Monday, October 25, 2021

Ode to an Entenmann’s Walnut Ring

The minute anyone entered my mother's Bronx apartment, she would put on the kettle, so everyone could enjoy a nice hot cup of tea. Nothing fancy: just a Lipton or Tetley tea bag in the mug. I never saw loose leaf tea as a child. I would not have known what it was. 

Tea was served with milk and sugar or Sweet'N Low. The odious pink packet was penance for what invariably was eaten with the tea: a sweet treat. Tea and dessert made people feel welcome in your home. Not offering it was just plain rude. Hopefully a seven layer cake from the local bakery, rich with chocolate frosting. But at least a slice of an Entenmann's walnut coffee ring or crumb bun. 

Entenmann's was always on hand. My female relatives did not see the point of home baking. Who had time for sifting and whisking? There was cooking and cleaning and gardening, needlework and crocheting, not to mention a job at Alexander's Department Store (my grandmother) and the Pelham Manor Village Hall (my mother).

Entenmann's cakes, bought at the A & P, had the whiff of fanciness. The script font seemed old fashioned and proper, the blue and white box classy. The company was founded by a German immigrant in Brooklyn in 1898, and, by midcentury, famous fans such as Frank Sinatra ordered the Crumb Coffee Cake weekly. Their products stayed fresh longer than bakery cakes, thanks to the magic of preservatives, not that anything hung around long enough to become stale in my family. My grandmother loved cake and bread, and we all inherited her tastes.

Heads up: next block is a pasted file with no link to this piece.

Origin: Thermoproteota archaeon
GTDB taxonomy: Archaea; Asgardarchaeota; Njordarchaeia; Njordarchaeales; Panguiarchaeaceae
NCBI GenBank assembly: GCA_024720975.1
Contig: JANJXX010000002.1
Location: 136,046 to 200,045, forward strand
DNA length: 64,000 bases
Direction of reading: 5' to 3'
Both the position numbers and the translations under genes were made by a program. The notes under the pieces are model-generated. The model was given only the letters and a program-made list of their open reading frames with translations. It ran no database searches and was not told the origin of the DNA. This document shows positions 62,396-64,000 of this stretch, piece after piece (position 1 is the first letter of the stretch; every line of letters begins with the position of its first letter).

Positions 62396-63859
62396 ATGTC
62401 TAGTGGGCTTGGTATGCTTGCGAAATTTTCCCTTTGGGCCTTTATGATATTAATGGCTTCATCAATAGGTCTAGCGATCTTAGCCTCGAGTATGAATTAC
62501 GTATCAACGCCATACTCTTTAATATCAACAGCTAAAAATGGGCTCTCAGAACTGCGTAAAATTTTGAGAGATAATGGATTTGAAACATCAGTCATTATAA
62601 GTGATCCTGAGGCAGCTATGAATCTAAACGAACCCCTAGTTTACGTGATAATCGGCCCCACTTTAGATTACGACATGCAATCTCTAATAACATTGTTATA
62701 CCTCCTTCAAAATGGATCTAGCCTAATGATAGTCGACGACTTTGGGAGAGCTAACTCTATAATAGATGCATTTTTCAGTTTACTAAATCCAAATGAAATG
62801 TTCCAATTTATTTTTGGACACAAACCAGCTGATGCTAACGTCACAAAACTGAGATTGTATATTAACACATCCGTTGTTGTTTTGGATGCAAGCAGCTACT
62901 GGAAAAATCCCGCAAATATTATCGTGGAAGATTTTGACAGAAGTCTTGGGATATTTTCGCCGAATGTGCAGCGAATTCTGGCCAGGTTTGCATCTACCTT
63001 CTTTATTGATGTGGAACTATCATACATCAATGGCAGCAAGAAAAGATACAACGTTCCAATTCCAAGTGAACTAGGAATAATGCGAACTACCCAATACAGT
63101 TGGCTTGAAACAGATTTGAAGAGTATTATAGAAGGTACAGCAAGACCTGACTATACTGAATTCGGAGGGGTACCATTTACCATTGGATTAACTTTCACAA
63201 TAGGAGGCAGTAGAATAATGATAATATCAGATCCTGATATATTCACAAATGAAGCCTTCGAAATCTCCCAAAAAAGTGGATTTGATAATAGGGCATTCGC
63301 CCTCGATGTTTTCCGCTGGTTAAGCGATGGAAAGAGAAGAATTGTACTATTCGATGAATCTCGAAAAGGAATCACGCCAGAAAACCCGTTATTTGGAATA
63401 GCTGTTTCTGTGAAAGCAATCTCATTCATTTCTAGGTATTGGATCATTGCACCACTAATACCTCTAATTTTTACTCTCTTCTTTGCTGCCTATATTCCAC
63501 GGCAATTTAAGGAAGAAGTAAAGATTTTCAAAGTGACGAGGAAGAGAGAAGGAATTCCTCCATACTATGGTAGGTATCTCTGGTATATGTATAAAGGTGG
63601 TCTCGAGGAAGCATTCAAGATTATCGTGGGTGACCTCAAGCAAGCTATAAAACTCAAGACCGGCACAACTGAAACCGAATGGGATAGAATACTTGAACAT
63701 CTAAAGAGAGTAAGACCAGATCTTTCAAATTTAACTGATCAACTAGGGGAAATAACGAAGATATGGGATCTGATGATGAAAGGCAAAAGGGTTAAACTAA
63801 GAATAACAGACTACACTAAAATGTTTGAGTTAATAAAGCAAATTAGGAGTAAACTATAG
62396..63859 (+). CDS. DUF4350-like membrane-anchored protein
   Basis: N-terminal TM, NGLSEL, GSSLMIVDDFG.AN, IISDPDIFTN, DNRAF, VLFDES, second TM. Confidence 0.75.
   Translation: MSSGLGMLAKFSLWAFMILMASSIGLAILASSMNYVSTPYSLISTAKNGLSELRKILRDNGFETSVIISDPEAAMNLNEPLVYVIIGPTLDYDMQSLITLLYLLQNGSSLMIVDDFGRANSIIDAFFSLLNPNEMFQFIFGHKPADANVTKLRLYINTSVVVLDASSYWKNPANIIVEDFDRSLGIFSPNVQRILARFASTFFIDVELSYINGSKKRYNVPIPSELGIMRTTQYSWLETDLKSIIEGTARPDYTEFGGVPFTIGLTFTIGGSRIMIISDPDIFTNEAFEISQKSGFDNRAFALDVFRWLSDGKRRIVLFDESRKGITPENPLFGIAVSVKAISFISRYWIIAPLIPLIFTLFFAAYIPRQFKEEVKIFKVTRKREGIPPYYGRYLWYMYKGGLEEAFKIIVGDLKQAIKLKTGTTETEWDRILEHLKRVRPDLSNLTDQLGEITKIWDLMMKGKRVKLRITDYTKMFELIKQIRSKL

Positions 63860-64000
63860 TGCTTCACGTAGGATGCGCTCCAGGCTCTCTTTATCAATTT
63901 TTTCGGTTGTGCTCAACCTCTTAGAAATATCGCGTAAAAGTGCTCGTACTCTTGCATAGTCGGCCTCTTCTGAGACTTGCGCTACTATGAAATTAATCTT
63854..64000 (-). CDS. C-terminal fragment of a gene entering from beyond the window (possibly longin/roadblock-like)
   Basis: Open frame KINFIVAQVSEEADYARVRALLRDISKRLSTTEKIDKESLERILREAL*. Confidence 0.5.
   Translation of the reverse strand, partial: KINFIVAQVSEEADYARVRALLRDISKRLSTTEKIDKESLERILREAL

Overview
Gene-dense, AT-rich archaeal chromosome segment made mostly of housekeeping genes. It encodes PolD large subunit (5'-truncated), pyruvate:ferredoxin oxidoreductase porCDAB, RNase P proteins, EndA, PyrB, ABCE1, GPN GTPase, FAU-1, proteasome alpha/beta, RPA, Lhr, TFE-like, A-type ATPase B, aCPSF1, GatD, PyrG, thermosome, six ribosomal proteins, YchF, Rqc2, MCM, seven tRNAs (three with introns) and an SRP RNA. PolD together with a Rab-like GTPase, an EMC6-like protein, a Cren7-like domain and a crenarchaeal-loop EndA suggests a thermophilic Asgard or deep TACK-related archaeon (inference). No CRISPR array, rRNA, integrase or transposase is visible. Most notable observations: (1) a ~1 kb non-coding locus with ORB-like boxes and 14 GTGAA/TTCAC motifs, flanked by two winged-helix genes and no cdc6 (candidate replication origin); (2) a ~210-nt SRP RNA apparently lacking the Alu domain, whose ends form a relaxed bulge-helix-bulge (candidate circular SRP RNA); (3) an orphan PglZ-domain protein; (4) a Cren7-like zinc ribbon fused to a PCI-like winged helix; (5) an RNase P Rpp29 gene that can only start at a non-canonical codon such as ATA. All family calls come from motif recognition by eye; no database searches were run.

I must admit that I have hardly been loyal to Entenmann's. I don't stock their treats in my kitchen. My wonderful 18-year-old daughter, Violet, loves to bake, and especially during the pandemic, we've whipped up a steady stream of delicious cookies, cakes, and pastries that pair well with a nice cup of tea. Violet enjoys the challenge of the recipes in Claire Saffitz's book Dessert Person. Raised on Entenmann’s, I find the Saffitz approach unnecessarily grueling. But I like to spend time with Violet, and I like to see her happy. So I’m in for any crazily complicated baking project she wants. We spent an entire Sunday on Saffitz's sadistic instructions for an impossible tower of cream puffs called Crouquembouche, a truly insane endeavor, the directions for which include the disclaimer "Godspeed." Between making the cream puffs, the creme patisserie and the caramel, not to mention constructing the tower...let's just say the mood in the kitchen became tense.

A baking hiatus ensued. During this time, I noticed in the Acme flyer that Entenmann's products were on sale. I thought longingly of my mother, who died in April 2020. Maybe I'd get the walnut ring and brew some milky tea, sweetened with honey, and enjoy a slice like we used to. But sadly, the walnut ring proved elusive. It wasn't available at the supermarket or on the Entenmann's website.